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  • Writer's pictureSteven Schwab

Tennis Elbow

Updated: Feb 17, 2022

Lateral epicondylitis, otherwise known as "tennis elbow", is a common condition found in tennis players. Although commonly found in tennis players, lateral epicondylitis can develop in professions with repetitive gripping including carpenters, plumbers, electricians, etc. This condition is characterized by pain on the lateral(outside) aspect of the elbow of which is worse with gripping activities. The two muscles that are commonly involved are the extensor carpi radialis longus(ECRL) and extensor carpi radialis brevis(ECRB), specifically their proximal tendons of which attach on the elbow. Fun fact! If you'd like to identify yourself which muscle is affected then do this: push down/resist your pointer finger, if this causes pain then it's ECRL. Next, resist/push down on your middle finger, if this causes pain then it's your ECRB.

This condition is extremely painful and debilitating for tennis players. If left untreated, tennis elbow will quickly become a chronic condition which is why it's best to seek treatment early!

There are a variety of treatment options for tennis elbow ranging from conservative to surgical. Elbow braces are commonly used which provide temporary relief while playing, however they do not "fix" the problem. Corticosteroid injections are efficient for short term relief, however once again do not "fix" the problem. Luckily for you, conservative treatment such as physical therapy is extremely effective in treating tennis elbow!

You may ask, I've been playing tennis for a long time, why did I just now develop this? Great question! Unfortunately there is no "right" answer and is usually due to more than one impairment. For example, impairments could be rotator cuff weakness in the shoulder causing extra work from elbow musculature; poor elbow joint mobility; tightness in wrist extensors; weakness in triceps. With a thorough evaluation, your physical therapist will discover your impairments and treat accordingly.

The first objective is to reduce the inflammation and stress being placed on the extensor tendons. Pain felt in the tendons, is due to tightness from the muscle belly(refer to pic above). Thereby loosening the muscle, will in turn take stress off their corresponding tendons. An efficient method in reducing tightness in the muscle, is a modality called "dry needling". A small, monofilament needle is placed within the muscle belly eliciting a local muscle contraction thereby causing that muscle to relax. Most people see great results after only one dry needle session!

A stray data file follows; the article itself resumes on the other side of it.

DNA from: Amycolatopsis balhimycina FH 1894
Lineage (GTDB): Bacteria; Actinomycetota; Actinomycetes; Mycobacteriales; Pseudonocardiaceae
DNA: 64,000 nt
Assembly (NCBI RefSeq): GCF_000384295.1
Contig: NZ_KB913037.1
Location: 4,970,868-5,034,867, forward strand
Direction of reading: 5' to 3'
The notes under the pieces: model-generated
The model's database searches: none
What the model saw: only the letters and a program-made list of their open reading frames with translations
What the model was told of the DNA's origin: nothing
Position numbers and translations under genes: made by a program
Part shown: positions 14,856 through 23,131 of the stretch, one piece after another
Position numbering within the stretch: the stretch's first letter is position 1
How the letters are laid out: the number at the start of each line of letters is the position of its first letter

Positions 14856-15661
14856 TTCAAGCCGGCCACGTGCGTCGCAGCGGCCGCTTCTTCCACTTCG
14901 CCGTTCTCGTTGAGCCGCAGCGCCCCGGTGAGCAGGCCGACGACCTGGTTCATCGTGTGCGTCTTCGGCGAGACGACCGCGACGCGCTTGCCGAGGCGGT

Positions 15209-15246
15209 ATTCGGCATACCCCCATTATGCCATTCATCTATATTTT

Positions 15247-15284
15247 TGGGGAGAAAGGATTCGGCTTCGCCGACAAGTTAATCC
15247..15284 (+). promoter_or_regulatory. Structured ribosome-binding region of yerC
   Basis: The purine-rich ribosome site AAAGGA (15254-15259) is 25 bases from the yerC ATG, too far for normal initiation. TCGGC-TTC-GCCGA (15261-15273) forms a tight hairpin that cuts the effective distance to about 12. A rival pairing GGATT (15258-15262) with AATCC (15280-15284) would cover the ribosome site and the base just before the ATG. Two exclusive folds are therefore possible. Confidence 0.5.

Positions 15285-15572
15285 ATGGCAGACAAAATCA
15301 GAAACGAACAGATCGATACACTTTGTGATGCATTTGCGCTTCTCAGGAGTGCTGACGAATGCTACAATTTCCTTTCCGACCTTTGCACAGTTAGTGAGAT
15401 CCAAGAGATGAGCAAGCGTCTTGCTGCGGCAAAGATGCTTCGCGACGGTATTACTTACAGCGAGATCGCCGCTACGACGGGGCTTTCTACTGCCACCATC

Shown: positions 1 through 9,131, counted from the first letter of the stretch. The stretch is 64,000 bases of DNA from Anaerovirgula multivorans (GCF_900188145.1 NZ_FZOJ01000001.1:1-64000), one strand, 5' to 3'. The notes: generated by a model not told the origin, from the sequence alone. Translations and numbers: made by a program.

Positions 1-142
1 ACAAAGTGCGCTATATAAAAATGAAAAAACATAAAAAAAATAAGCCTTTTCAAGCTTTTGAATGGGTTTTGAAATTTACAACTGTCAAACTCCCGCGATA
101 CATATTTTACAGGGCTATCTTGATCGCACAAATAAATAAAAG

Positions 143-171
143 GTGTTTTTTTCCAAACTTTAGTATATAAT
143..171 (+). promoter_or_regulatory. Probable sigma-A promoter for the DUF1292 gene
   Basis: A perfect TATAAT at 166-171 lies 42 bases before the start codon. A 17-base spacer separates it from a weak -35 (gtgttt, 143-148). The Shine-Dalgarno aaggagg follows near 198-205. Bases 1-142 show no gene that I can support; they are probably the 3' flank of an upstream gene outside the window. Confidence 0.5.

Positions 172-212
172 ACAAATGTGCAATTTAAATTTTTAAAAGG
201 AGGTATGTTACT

After reducing stress and tightness on the extensor tendons, the second objective is treating the specific impairments of which caused tennis elbow to occur. This is achieved through target specific exercise prescriptions tailored to that individual. As stated above, impairments vary by individual so exercise prescriptions differ.

Regardless of impairments, appropriate loading must be placed on the extensors muscles to ensure they are strong enough to endure future tensile loads. Pain-free eccentric strengthening for the wrist extensors is essential for increasing the tensile load on the tendons. "Eccentric exercise" is when the muscle is lengthening in response to an external resistance. Eccentric wrist exercises, as depicted below, can be achieved through a variety of different exercise techniques.

The last phase of rehabilitation is return to sport. After your wrist extensors are sufficiently strengthened and your specific impairments have been addressed accordingly, we put it all together! This is crucial to ensure there will be no chance of re-injury. Through various functional exercises, your physical therapist will get you hitting aces again!

Steven Schwab PT, DPT

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